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Aurora Evaluations

State-of-the-art speech recognition systems have achieved low error rates on medium complexity tasks such as Wall Street Journal (WSJ) which involve clean data. However, the performance of these systems rapidly degrades as the background noise level increases. With the growing popularity of low-bandwidth miniature communication devices such as cell phones, palm computers, and smart pagers, a much greater demand is being created for robust voice interfaces. Speech recognition systems are now required to perform at a near-zero error rate under various noise conditions. Further, since many of these portable devices use lossy compression to conserve bandwidth, speech recognition system performance must also not degrade when subjected to compression, packet loss, and other common wireless communication system artifacts. Speech coding, for example, is known to have a negative effect on the accuracy of speech recognition systems.

Aurora, a working group of ETSI, has been formed to address many of the issues involved in using speech recognition in mobile environments. Aurora's main task is the development of a distributed speech recognition (DSR) system standard that provides a client/server framework for human-computer interaction. In this framework, the client side performs the speech collection and signal processing (feature extraction) using software and hardware collectively termed as a front end. The processed data is transmitted to the server for recognition and subsequent processing. The exact form and function of the front end is a design factor in the overall DSR structure. Our collaboration with ETSI focuses on evaluating the performance of different front ends on the WSJ task for a variety of impairments:

  • Additive Noise: Six noise types collected from street traffic, train terminals and stations, cars, babble, restaurants and airports at varying signal-to-noise ratios (SNRs) are artificially added. For a training utterance, the noise is randomly chosen out of these six different conditions and an SNR between 10 and 20 dB in steps on 1 dB is randomly chosen. For each of the six test conditions, the SNR is randomly chosen between 5 and 15 dB in steps of 1 dB. Further, the frequency characteristics of telecommunications equipment are simulated for all test conditions. G712 filtering is used to simulate the frequency characteristics of the terminals and P341 filtering defined by the ITU is used to simulate the telecommunications transmission equipment.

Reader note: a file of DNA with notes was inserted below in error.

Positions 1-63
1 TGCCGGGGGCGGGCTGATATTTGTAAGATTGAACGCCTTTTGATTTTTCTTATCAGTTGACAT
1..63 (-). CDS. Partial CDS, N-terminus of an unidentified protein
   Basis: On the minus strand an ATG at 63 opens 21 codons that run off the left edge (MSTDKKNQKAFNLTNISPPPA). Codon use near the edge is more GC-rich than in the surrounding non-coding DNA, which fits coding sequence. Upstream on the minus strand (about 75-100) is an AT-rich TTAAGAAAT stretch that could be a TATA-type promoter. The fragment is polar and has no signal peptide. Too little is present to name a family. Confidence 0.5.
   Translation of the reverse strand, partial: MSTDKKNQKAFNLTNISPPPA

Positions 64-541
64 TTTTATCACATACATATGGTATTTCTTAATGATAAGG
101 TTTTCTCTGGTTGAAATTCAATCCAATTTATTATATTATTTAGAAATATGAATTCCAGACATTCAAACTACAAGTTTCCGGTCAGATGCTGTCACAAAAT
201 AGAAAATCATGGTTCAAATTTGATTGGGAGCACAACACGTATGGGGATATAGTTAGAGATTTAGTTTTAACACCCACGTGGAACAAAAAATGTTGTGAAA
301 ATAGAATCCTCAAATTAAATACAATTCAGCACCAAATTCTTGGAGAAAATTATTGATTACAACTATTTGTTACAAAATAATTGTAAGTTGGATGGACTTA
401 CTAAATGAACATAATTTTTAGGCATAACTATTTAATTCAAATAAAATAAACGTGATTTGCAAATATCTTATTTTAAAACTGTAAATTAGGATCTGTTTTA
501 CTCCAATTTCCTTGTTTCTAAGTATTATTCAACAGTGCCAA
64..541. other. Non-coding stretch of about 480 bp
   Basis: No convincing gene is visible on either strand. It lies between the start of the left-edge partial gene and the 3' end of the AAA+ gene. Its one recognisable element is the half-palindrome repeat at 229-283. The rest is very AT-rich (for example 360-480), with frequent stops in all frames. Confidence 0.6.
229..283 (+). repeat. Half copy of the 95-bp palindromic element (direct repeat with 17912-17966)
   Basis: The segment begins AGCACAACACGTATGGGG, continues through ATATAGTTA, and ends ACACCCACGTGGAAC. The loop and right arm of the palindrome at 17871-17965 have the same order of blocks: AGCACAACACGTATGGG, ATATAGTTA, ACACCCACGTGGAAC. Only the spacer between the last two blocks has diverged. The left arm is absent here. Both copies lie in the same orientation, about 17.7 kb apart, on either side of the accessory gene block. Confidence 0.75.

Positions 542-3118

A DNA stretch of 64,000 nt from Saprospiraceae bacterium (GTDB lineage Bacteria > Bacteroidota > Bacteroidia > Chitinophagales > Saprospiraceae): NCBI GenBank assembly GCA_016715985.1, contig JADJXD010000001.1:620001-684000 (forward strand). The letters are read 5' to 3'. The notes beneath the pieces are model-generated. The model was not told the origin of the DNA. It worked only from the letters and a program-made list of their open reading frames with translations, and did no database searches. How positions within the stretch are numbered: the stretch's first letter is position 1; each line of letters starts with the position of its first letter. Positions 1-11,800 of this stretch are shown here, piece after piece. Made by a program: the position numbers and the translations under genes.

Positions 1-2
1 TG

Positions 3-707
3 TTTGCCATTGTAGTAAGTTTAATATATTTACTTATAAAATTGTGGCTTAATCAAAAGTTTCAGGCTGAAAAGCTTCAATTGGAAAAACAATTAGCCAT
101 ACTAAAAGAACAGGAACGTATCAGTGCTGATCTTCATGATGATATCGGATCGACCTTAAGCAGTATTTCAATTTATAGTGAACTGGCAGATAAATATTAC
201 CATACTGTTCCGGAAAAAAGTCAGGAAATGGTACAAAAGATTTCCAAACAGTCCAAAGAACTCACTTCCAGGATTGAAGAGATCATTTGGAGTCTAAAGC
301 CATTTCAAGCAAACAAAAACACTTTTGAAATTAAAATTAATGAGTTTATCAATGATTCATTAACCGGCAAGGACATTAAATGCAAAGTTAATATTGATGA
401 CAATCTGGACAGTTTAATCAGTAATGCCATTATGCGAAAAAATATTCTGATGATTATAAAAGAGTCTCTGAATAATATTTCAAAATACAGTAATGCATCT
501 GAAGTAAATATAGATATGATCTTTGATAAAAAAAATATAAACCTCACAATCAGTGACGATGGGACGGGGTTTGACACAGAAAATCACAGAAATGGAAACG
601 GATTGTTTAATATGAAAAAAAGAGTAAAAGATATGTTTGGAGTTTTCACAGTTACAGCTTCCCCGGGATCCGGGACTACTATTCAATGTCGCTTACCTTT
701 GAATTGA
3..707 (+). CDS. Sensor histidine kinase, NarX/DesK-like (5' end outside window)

• Sample Frequency Reduction: Two sampling rates, 16kHz and 8kHz, are used. Current telecommunications technology operates at a sampling rate of 8 KHz but a goal of next-generation technologies is to increase this to 16 KHz in order to increase the quality of the transmitted speech.

  • Microphone Variation: Two microphone conditions, a Sennheiser microphone and a second microphone collected with the WSJ0 data, are tested.

  • Compression: two feature types, compressed and uncompressed, are used. A compression scheme defined by the DSR front end is used Model Mismatch: two training conditions are tested. One set of models is trained on only clean data with the Sennheiser microphone and one set is trained on a combination of clean and noisy data under both microphone conditions. Both models are tested against the noisy test data.


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